Kate Foster is an editor, literary agent for Storm Literary Agency, author, and founder of the Disabled Creatives (DC) Universe. Foster spoke with The Mark Literary Review editor, Jessica Purgett, about her literary journey.
Becoming an Agent
For Foster, becoming a literary agent was, "quite a speedy turn of events," she said.
"I've been an editor for a number of years, mentoring writers and immersing myself in the world of kid's books. After some rather large and dramatic changes that happened during my life in 2019, career and personal, I was in a position to try something different, something that offered me a chance to learn more about the publishing industry," Foster said.
She reached out to a friend who worked in the literary realm, and before she knew it she was interning at Storm Literary Agency, assisting the agents with edits and their reading commitments.
"It didn't take long from there for me to realise I was doing all the things I loved and, after being asked if I was interested in officially joining as an associate literary agent at Storm, it didn't take much thought on my part to fully commit to this as my new future," Foster said. "I haven't regretted my decision once."
As a literary agent, Foster's daily routine can fluctuate wildly.
"I can spend my days reading queries and pages and responding to the authors; editing my clients' manuscripts or brainstorming ideas with them by email or Zoom; chatting with authors I'm interested in signing, reading full manuscripts; reviewing and researching editor wish lists and recent deals; chatting with the other agents at Storm about the industry and ideas for the agency; completing interviews like this one or working on critiques I may have offered to writing groups; participating in Twitter pitching contests..." she said.
Foster likes everything about being a literary agent, "but there's nothing quite like finding a story and an author that gives me heart flutters. That's the part agents long for and why they do this job. It's magic," she concluded.
The most challenging part of the job is sending passes, said Foster.
"I absolutely hate it, but I only have so many hours in a day so I have to see more than just potential in a manuscript. I have to fall in love."
In addition to being a literary agent, Foster is also an author. Her debut novel, PAWS will come out on April 7, 2021.
"PAWS is an upbeat, but also fairly emotional middle grade story about a boy desperate to make a friend before he starts high school (in Australia that is, so he’s 11 years old). It takes place over the course of a week as the PAWS dog show approaches, where Alex, the protagonist, believes winning a trophy will guarantee him a friend. The book is packed with dogs because dogs are the best, and at its core is about friendship, kindness, empathy and compassion," Foster said.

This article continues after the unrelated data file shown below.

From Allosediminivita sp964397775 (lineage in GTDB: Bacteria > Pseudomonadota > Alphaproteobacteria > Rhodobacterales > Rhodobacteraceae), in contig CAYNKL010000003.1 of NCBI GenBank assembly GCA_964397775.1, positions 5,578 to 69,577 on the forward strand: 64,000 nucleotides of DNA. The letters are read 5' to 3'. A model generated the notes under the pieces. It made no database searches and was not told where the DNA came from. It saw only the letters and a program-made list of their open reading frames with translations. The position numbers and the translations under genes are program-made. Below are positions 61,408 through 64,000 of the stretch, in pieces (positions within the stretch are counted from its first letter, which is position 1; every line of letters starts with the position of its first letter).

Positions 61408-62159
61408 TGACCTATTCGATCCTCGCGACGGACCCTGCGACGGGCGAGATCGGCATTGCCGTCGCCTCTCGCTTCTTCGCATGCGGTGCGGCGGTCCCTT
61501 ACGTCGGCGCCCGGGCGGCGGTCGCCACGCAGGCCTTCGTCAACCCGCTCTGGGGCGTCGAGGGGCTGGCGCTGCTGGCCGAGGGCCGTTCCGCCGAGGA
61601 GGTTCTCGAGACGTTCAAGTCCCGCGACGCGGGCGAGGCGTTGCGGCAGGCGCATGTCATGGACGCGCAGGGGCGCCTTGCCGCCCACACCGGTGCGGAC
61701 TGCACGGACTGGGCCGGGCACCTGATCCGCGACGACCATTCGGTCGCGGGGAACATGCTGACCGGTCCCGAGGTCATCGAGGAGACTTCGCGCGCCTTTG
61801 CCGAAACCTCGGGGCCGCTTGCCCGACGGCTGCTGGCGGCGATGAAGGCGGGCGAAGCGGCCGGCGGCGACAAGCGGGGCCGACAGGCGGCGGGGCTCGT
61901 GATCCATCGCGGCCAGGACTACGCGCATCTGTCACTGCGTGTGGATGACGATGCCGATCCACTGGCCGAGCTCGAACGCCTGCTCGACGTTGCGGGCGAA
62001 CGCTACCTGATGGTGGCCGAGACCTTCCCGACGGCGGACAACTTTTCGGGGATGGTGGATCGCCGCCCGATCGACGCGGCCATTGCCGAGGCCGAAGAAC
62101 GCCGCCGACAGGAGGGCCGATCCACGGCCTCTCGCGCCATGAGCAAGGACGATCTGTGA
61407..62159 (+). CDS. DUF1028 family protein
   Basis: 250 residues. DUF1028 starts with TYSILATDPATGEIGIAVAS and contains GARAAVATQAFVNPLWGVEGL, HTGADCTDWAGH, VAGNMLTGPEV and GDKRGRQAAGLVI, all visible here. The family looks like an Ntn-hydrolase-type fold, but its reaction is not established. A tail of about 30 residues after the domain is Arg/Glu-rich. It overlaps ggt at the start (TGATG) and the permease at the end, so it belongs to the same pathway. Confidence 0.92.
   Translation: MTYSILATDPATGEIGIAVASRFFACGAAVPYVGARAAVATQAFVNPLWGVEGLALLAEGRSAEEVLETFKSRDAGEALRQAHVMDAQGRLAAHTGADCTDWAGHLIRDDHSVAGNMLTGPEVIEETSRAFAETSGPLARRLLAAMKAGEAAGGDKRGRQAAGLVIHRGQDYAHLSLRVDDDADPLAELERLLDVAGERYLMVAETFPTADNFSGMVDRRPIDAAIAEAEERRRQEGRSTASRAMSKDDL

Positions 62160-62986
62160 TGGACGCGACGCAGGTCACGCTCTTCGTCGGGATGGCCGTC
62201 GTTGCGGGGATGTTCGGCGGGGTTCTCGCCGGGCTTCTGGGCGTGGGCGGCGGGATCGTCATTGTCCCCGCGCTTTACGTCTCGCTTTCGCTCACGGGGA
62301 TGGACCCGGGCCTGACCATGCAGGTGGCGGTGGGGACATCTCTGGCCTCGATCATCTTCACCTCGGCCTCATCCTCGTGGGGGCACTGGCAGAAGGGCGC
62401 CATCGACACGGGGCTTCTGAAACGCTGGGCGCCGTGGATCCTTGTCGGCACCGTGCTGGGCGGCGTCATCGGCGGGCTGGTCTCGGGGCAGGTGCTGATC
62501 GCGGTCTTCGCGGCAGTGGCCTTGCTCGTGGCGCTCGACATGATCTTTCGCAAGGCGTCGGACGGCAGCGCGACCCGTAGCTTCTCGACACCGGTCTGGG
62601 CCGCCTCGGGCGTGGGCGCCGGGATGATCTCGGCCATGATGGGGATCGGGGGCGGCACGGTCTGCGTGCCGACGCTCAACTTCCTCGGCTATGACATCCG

The book has great diversity representation, as Alex is autistic; but, the book isn't just for neurodivergent readers.
"Yes, Alex is autistic and PAWS potentially gives an insight into one autistic person’s experiences, but the book isn’t just for autistic readers. It’s for anyone and everyone who likes sweet, gentle, quiet books about making friends and dogs," Foster said.
The story was inspired by Foster's wish to write a happy story with a happy ending, her own experiences, and the relationship her youngest son has with one of their dogs, Claude, "who has the most extraordinary understanding of my son's emotions and needs," Foster said.
The Disabled Creatives (DC) Universe
In addition to being an editor, literary agent, and author, Foster created the Disabled Creatives (DC) Universe. When Foster started talking to a few of her fellow neurodivergent (ND) writers, she realized that the disabled and ND communities are falling behind in the push to amplify underrepresented and marginalized writers and illustrators.
"Their stories are being told by non-disabled writers and are often only about a character's disability, struggle, and bullying," Foster noted, adding that there are frighteningly few disabled authors being traditionally published. So, she created the DC Universe to solve the issue.
"It's a mentoring program run by disabled and ND creatives and for disabled and ND creatives, and the aim is to help guide writers and illustrators who wish to pursue traditional publishing," said Foster.
There are two programs to choose from: the Justice League and the Titans. They officially open to applicants in January 2021 and hope to announce their list of mentors in the middle of December.
Those who are interested in learning more about DC Universe should visit disabledcreativesuniverse.weebly.com or their Twitter page @disabledmentors.